Category: Economic Freedom

davebratLast night, economics professor David Brat surprised everyone in defeating House Majority Leader Eric Cantor (R., Va.) in a primary challenge for Virginia’s 7th congressional district. Predictably, the media is now a-buzz about Brat, rapidly catching up on his beliefs, his plans, and so on.

Time will tell as for whether Brat is successful as a politician, and whether he is, in fact, a strong conservative alternative to his predecessor. But one item that sticks out in Brat’s academic CV is his unique interest in the intersection of economics and theology.

Currently an economics professor at Randolph-Macon College in Ashland, Va., Brat holds a B.A. in Business Administration from Hope College in Michigan, a Master’s degree in Divinity from Princeton Theological Seminary, and a Ph.D in economics from American University. I’m sure there are plenty of places to explore his thoughts on these matters, but one place of particular interest is an essay he wrote titled, “God and Advanced Mammon: Can Theological Types Handle Usury and Capitalism?”

Although the essay aims specifically at the issue of usury, in his analysis of the topic, we begin to see the deeper theology and philosophy that steers Brat’s political and economic thought.

Given the length of the essay, the following excerpts are offered simply as a taste of where he’s coming from. Emphasis is added wherever text is bolded.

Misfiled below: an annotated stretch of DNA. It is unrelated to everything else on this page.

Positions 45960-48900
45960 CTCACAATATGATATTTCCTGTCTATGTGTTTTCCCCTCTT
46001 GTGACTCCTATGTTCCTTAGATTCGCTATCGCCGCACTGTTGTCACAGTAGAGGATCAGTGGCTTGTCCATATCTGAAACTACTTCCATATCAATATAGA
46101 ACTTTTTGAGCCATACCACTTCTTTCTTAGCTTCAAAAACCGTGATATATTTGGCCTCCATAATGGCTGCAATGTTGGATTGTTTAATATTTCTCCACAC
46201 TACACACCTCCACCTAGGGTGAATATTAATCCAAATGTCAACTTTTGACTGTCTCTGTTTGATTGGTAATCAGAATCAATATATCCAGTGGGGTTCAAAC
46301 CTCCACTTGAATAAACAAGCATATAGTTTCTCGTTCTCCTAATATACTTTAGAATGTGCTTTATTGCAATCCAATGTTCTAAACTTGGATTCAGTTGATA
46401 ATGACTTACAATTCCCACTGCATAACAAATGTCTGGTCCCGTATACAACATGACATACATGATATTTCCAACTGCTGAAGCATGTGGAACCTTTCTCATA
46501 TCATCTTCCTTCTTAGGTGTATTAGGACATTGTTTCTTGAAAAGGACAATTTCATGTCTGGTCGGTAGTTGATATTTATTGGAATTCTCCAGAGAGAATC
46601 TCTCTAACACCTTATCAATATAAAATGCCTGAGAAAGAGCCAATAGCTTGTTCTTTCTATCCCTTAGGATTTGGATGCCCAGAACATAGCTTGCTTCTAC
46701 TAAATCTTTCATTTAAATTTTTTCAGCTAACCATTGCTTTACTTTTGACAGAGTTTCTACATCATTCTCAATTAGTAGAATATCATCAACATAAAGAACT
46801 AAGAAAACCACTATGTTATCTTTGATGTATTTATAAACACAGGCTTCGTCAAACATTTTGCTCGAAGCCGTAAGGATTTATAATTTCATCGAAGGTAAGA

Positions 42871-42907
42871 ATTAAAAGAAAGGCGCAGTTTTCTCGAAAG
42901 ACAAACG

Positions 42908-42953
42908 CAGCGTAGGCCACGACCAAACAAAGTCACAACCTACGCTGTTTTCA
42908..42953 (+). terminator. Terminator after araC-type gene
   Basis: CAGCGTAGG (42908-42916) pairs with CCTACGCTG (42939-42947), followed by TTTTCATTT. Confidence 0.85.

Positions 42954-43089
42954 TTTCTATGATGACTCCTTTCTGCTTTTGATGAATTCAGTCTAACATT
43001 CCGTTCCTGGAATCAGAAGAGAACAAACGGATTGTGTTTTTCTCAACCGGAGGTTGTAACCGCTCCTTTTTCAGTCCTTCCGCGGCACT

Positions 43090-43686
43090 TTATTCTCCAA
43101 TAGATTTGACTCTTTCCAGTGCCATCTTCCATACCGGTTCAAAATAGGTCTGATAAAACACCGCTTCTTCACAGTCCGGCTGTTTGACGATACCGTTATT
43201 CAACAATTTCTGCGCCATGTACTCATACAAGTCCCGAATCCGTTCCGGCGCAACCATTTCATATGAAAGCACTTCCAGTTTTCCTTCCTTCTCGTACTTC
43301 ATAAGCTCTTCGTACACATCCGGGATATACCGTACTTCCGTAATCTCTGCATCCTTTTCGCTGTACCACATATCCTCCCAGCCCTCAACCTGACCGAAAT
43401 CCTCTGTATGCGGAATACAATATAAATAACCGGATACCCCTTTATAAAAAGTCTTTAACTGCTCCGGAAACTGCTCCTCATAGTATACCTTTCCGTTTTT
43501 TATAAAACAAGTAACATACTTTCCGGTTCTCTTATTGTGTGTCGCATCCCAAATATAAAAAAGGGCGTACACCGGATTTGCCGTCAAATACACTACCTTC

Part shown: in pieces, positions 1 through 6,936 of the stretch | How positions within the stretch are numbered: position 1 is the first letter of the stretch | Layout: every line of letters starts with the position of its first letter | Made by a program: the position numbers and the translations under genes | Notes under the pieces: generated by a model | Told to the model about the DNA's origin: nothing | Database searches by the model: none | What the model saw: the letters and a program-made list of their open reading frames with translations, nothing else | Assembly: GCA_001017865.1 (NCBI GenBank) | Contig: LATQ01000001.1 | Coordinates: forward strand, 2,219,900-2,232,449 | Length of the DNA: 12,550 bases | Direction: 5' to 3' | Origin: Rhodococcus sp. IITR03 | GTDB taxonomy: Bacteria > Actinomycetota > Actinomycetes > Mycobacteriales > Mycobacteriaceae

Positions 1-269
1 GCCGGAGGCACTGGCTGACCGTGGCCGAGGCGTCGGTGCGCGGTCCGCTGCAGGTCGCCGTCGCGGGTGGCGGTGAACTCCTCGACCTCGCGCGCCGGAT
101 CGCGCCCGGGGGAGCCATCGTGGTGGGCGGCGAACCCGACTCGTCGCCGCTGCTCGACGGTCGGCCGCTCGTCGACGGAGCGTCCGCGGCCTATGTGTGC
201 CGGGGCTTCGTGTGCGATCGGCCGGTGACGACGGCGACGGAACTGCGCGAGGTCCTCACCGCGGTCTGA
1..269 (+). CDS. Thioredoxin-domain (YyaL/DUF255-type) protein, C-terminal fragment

Regardless of how and whether Brat actually succeeds in governing, his profound interest in the intersection of economics and theology is a feature we should hope to see more of in the political arena.

Brat on capitalism:

Capitalism is the major organizing force in modern life, whether we like it or not. It is here to stay. If the sociologists ever grasp this basic fact, their enterprise will be much more fruitful…Capitalist markets and their expansion in China and India have provided more for the common good, more “social welfare,” than any other policy in the past ten years. In fact, you can add up all of the welfare gains from public policy in the United States and abroad, and they will not approach the level of human gains just described. Incomes in China and India have risen from $500 a year per person to over $5,000 a year per person over the past twenty years or so. This is due to market capitalism. Over two billion people now have food to eat and some minimal goods to go along. (more…)

AnthazShopIndiaFreedom to practice one’s faith and be a person of faith can be instrumental in enabling the poor to achieve some modicum of social and economic freedom, says Rebecca Shah:

Religion is no panacea, but aspects of religion can activate certain practices and partnerships among its adherents that can motivate and encourage economic development. If modern economics continues to yield an understanding of human development that ignores the role of religion, governments and development institutions will persist in acting as “one-eyed giants” who “analyze, prescribe, and act as if man could live by bread alone, as if human destiny could be stripped to its material dimensions alone” (“Development Experts: The One-Eyed Giants” in World Development). According to human development theorist Denis Goulet, development is more human and fuller when people are called to “be more” rather than simply to “have more.” There can be “authentic development” only when there is a “societal openness to the deepest levels of mystery and transcendence,” and when this yearning for mystery and transcendence is recognized and satisfied.

Read more . . .

pope and cross

Pope Francis